October 20th, 2008
Many sites, including Google Sightseeing, use the excellent (now Google owned) FeedBurner service to serve their RSS feed. FeedBurner helps “bloggers, podcasters and commercial publishers promote, deliver and profit from their content on the Web”, mainly by providing tools which provide statistical reports and analysis to help publishers capitalise on their content.
According to our FeedBurner stats, Google Sightseeing recently hit a milestone in terms of number of subscribers; we now average over 100,000 unique subscribers.
Live updating figure
Unfortunately the number of people actually reading the feed on any one day is likely to be far below that, but it’s still seems like a pretty massive number to us. Because FeedBurner numbers are public1, for any site that uses the service, you can use a free service called FeedCompare to chart their subscriber number against anyone else that uses FeedBurner. Which is how I created the following graph:
(The red line is Google Sightseeing, and the regular drops were due to a long standing bug that incorrectly returned a very small amount of subscribers)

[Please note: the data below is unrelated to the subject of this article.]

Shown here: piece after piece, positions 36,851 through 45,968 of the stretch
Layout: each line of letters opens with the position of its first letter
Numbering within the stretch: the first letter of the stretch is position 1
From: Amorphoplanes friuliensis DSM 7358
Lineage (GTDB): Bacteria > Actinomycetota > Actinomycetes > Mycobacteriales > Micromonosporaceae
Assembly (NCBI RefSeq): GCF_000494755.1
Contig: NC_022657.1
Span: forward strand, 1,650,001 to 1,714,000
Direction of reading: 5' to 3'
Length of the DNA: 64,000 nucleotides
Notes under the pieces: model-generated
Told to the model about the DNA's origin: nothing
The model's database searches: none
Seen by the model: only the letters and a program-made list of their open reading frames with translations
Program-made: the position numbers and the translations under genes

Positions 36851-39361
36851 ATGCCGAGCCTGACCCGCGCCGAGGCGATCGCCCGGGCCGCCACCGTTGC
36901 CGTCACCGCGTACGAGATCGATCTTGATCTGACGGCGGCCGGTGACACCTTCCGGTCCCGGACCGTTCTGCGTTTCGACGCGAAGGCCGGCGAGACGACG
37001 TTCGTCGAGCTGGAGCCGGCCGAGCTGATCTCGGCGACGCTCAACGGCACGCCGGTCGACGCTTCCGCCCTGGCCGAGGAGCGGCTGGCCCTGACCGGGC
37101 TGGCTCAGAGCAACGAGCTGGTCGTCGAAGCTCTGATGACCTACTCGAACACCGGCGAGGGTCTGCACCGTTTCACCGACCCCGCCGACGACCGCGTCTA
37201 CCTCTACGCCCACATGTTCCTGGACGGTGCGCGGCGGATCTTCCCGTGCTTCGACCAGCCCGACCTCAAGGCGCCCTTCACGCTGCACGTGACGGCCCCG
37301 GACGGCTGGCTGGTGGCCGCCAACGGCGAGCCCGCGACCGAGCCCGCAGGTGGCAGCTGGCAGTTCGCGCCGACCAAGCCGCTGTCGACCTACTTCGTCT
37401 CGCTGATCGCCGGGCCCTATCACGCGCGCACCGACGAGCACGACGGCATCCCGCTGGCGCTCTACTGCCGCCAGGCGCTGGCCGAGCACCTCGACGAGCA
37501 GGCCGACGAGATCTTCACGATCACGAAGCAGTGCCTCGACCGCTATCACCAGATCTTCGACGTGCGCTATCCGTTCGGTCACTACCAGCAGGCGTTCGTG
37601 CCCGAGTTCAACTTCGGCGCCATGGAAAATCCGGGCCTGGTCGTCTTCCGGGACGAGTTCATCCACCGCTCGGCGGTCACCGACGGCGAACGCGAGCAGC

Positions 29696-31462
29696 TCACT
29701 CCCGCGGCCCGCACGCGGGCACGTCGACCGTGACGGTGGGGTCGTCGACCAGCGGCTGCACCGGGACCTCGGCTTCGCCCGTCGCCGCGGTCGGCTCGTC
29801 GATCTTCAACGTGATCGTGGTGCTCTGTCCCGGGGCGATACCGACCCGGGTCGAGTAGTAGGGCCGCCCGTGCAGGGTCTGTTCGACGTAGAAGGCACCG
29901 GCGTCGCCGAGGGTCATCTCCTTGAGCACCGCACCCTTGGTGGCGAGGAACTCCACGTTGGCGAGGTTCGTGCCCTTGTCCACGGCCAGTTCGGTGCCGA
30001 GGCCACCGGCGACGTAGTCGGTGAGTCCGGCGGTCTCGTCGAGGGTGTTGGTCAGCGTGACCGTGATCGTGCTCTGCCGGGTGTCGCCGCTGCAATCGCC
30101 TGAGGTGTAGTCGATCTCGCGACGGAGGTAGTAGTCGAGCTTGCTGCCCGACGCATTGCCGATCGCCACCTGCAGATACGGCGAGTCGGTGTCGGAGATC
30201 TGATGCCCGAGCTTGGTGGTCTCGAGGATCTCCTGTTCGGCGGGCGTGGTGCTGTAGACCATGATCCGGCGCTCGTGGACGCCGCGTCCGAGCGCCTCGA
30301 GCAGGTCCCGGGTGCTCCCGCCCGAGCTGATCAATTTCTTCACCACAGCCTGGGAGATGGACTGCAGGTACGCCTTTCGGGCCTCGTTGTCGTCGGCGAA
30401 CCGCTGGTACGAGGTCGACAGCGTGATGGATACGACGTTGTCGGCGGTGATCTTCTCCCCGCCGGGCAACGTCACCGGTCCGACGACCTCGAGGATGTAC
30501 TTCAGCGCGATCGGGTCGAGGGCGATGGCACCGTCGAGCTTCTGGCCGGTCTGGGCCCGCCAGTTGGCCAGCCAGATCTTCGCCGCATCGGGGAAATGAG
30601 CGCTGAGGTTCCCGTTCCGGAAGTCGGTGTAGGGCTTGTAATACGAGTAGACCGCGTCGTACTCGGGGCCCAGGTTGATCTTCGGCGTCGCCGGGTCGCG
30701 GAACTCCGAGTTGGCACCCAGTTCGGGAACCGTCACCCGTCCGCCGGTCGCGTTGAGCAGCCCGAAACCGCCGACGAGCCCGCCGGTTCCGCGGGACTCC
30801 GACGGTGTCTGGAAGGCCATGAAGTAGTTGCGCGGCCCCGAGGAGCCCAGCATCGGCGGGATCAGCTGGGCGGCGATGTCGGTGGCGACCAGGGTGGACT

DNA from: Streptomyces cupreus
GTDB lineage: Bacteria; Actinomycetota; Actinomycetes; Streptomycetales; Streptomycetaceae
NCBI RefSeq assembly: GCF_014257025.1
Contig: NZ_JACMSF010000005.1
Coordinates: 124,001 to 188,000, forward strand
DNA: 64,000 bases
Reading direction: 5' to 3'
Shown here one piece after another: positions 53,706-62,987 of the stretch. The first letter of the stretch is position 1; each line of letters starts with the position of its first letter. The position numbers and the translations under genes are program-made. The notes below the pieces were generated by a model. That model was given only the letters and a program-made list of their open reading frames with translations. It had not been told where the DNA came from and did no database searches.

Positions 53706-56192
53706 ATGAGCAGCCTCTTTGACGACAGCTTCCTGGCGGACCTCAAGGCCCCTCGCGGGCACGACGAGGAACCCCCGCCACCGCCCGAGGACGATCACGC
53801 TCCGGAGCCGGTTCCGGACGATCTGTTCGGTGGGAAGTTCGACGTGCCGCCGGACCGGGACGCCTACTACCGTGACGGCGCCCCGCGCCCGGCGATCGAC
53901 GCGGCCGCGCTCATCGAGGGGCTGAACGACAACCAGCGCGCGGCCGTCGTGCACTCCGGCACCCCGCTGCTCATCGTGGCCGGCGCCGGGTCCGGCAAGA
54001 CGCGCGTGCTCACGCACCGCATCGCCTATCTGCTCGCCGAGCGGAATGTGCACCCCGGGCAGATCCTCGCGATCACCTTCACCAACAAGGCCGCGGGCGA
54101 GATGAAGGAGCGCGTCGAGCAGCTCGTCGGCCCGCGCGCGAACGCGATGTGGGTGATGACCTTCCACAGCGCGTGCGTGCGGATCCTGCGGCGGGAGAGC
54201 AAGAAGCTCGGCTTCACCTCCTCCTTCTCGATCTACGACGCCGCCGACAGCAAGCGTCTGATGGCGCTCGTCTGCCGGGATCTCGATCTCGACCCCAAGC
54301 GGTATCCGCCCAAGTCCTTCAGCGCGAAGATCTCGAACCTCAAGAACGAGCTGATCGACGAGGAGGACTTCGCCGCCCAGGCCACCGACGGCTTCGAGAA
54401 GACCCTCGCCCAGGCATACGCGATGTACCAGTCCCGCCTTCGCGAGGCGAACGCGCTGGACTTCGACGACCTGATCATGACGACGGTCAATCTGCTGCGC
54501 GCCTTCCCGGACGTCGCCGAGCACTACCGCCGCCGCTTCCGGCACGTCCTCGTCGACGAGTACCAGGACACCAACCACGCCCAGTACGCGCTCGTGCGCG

The big jump in reported numbers back in February ’07 was when Google took over and Google Reader result began to be shown in the figures, but what’s really interesting is what happened to the Google Sightseeing feed immediately after that…
As you can see, once the Google stats were included, our figures began a steady rise that has continued on exactly the same trajectory ever since. The figures for the Google Earth Blog and Google Maps Mania have remained about the same, whilst GEarth Hacks has had several large jumps – this probably makes sense, as when a site gets a big link from somewhere you might expect a sudden increase in subscriber numbers2.
Given the relative flatness of the other graphs, why is it that Google Sightseeing has had such steady growth over the same period?
Although we can’t be sure, and of course the high quality of Google Sightseeing promotes people to tell their friends, but I think this may well be due to Google Reader’s suggestion feature.
So, if you read Google Sightseeing, how did you find it?